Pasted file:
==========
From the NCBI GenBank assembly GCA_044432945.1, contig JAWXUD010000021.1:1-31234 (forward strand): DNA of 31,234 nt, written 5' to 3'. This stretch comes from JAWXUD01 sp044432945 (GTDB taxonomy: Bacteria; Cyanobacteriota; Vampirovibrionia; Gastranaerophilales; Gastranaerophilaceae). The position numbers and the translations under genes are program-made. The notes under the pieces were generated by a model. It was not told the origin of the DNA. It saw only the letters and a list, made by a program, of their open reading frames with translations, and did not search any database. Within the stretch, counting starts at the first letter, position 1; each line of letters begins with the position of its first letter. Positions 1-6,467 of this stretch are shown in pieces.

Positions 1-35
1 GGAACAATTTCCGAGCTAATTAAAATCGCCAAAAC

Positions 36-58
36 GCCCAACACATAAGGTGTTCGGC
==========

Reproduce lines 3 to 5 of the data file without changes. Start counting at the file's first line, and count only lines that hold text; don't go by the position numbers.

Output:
1 GGAACAATTTCCGAGCTAATTAAAATCGCCAAAAC

Positions 36-58
36 GCCCAACACATAAGGTGTTCGGC